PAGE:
Squitti R.,Biomedical University of Rome | Polimanti R.,University of Rome Tor Vergata | Bucossi S.,Biomedical University of Rome | Ventriglia M.,Biomedical University of Rome | And 7 more authors.
Rejuvenation Research | Year: 2013

Copper dyshomeostasis leading to a labile Cu2+ not bound to ceruloplasmin ("free" copper) may influence Alzheimer's disease (AD) onset or progression. To investigate this hypothesis, we investigated ATP7B, the gene that controls copper excretion through the bile and concentrations of free copper in systemic circulation. Our study analyzed informative ATP7B single-nucleotide polymorphisms (SNPs) in a case-control population (n=515). In particular, we evaluated the genetic structure of the ATP7B gene using the HapMap database and carried out a genetic association investigation. Linkage disequilibrium (LD) analysis highlighted that our informative SNPs and their LD SNPs covered 96% of the ATP7B gene sequence, distinguishing two "strong LD" blocks. The first LD block contains the gene region encoding for transmembrane and copper-binding, whereas the second LD block encodes for copper-binding domains. The genetic association analysis showed significant results after multiple testing correction for all investigated variants (rs1801243, odds ratio [OR]=1.52, 95% confidence interval [CI]=1.10-2.09, p=0.010; rs2147363, OR=1.58, 95% CI=1.11-2.25, p=0.010; rs1061472, OR=1.73, 95% CI=1.23-2.43, p=0.002; rs732774, OR=2.31, 95% CI=1.41-3.77, p<0.001), indicating that SNPs in transmembrane domains may have a stronger association with AD risk than variants in copper-binding domains. Our study provides novel insights that confirm the role of ATP7B as a potential genetic risk factor for AD. The analysis of ATP7B informative SNPs confirms our previous hypothesis about the absence of ATP7B in the significant loci of genome-wide association studies of AD and the genetic association study suggests that transmembrane and adenosine triphosphate (ATP) domains in the ATP7B gene may harbor variants/haplotypes associated with AD risk. © 2013, Mary Ann Liebert, Inc.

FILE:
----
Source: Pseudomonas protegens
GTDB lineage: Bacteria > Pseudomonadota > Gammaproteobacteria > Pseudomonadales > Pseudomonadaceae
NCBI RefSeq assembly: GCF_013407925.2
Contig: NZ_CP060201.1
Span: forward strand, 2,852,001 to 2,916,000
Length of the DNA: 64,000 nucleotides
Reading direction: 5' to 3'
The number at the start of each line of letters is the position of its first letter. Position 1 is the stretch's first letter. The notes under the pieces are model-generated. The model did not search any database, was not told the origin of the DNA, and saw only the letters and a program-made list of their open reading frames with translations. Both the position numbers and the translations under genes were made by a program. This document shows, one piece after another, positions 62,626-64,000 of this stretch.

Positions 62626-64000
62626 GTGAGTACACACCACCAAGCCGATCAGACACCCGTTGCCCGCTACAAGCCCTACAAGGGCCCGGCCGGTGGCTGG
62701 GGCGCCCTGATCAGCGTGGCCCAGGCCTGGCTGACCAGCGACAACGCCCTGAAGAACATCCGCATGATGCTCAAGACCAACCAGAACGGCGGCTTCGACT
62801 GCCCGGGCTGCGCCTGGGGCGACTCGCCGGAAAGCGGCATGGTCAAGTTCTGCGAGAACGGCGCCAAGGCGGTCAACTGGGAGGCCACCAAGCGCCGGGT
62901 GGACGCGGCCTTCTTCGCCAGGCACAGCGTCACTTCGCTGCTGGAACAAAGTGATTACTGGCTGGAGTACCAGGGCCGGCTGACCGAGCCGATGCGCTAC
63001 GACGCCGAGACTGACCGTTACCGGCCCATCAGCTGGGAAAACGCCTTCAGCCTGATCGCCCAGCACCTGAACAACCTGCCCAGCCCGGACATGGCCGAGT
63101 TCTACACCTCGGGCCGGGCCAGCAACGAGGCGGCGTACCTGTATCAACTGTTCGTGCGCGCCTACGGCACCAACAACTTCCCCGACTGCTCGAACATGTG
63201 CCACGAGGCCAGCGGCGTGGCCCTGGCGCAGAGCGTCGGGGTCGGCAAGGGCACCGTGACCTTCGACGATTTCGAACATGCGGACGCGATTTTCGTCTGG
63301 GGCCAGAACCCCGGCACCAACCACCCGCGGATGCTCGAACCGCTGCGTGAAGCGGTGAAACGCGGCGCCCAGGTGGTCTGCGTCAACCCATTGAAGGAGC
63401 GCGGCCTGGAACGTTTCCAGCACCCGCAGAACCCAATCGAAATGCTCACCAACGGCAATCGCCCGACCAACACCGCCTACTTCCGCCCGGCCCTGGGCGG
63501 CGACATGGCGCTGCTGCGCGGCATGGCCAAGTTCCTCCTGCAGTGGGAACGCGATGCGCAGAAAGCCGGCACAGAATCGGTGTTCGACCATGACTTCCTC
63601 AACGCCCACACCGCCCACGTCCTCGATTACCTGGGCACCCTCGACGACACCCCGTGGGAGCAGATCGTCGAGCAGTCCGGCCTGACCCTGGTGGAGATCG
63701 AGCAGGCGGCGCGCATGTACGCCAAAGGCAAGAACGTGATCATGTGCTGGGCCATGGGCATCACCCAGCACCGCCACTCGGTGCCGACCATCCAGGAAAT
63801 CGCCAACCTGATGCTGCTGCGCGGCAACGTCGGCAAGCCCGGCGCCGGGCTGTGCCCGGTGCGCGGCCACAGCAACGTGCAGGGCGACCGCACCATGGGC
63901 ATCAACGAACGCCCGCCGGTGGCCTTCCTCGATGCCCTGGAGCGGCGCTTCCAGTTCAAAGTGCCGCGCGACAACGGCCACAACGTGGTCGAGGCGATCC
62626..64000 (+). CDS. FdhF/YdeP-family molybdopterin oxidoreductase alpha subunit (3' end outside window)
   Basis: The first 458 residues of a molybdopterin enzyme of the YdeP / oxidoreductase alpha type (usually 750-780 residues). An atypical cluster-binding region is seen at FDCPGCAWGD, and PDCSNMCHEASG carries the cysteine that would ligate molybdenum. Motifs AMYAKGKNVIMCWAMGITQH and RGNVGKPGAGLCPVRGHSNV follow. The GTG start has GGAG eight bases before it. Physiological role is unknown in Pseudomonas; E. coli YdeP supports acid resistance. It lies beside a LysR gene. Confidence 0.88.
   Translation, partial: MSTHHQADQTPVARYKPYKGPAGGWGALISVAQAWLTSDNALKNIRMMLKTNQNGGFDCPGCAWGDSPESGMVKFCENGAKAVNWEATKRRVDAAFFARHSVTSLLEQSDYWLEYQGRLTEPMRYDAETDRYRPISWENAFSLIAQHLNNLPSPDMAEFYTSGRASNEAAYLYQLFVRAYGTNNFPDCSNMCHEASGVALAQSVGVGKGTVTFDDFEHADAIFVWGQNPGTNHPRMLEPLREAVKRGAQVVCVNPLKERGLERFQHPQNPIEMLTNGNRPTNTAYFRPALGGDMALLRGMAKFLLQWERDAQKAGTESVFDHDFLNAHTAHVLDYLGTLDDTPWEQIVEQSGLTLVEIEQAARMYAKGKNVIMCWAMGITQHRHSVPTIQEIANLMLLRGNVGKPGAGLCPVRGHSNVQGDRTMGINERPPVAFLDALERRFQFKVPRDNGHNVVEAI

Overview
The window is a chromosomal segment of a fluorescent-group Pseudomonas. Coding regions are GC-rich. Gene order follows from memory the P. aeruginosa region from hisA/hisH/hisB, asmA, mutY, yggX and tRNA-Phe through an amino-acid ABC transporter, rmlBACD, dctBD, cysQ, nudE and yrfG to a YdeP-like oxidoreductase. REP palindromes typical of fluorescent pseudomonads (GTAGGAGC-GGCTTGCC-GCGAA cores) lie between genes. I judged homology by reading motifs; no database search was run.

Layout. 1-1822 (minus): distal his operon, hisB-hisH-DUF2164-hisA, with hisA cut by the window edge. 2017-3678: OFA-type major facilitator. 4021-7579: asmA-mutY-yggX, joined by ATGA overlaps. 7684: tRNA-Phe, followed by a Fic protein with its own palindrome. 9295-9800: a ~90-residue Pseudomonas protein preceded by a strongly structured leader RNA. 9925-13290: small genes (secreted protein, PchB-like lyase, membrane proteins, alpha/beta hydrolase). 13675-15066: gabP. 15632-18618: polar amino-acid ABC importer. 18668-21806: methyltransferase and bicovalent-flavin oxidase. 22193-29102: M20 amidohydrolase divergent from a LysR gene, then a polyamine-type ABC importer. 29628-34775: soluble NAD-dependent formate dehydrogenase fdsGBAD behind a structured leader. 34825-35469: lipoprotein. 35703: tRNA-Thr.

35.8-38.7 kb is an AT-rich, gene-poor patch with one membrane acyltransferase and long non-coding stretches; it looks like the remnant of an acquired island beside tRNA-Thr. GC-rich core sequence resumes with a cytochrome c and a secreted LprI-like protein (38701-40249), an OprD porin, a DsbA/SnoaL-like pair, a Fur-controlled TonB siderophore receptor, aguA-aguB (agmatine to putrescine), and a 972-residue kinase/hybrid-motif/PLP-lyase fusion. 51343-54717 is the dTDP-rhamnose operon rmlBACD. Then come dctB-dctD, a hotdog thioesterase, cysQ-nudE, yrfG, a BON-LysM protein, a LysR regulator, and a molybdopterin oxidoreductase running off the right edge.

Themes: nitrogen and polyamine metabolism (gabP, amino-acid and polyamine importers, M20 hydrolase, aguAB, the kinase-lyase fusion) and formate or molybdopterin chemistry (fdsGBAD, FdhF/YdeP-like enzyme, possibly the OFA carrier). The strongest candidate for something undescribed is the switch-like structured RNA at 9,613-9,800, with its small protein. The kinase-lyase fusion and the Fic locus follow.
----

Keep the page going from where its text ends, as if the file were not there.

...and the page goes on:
Ventriglia M.,AFaR Fatebenefratelli Hospital | Zanardini R.,Neuropsychopharmacology Unit | Bonomini C.,Alzheimers disease Unit | Zanetti O.,Alzheimers disease Unit | And 5 more authors.
BioMed Research International | Year: 2013

Consistent evidence indicates the involvement of the brain-derived neurotrophic factor (BDNF) in neurodegenerative disorders such as Alzheimer's disease (AD) and Parkinson's disease (PD). In the present study, we compared serum BDNF in 624 subjects: 266 patients affected by AD, 28 by frontotemporal dementia (FTD), 40 by Lewy body dementia (LBD), 91 by vascular dementia (VAD), 30 by PD, and 169 controls. Our results evidenced lower BDNF serum levels in AD, FTD, LBD, and VAD patients (P < 0.001) and a higher BDNF concentration in patients affected by PD (P = 0.045). Analyses of effects of pharmacological treatments suggested significantly higher BDNF serum levels in patients taking mood stabilizers/antiepileptics (P = 0.009) and L-DOPA (P < 0.001) and significant reductions in patients taking benzodiazepines (P = 0.020). In conclusion, our results support the role of BDNF alterations in neurodegenerative mechanisms common to different forms of neurological disorders and underline the importance of including drug treatment in the analyses to avoid confounding effects. © 2013 Mariacarla Ventriglia et al.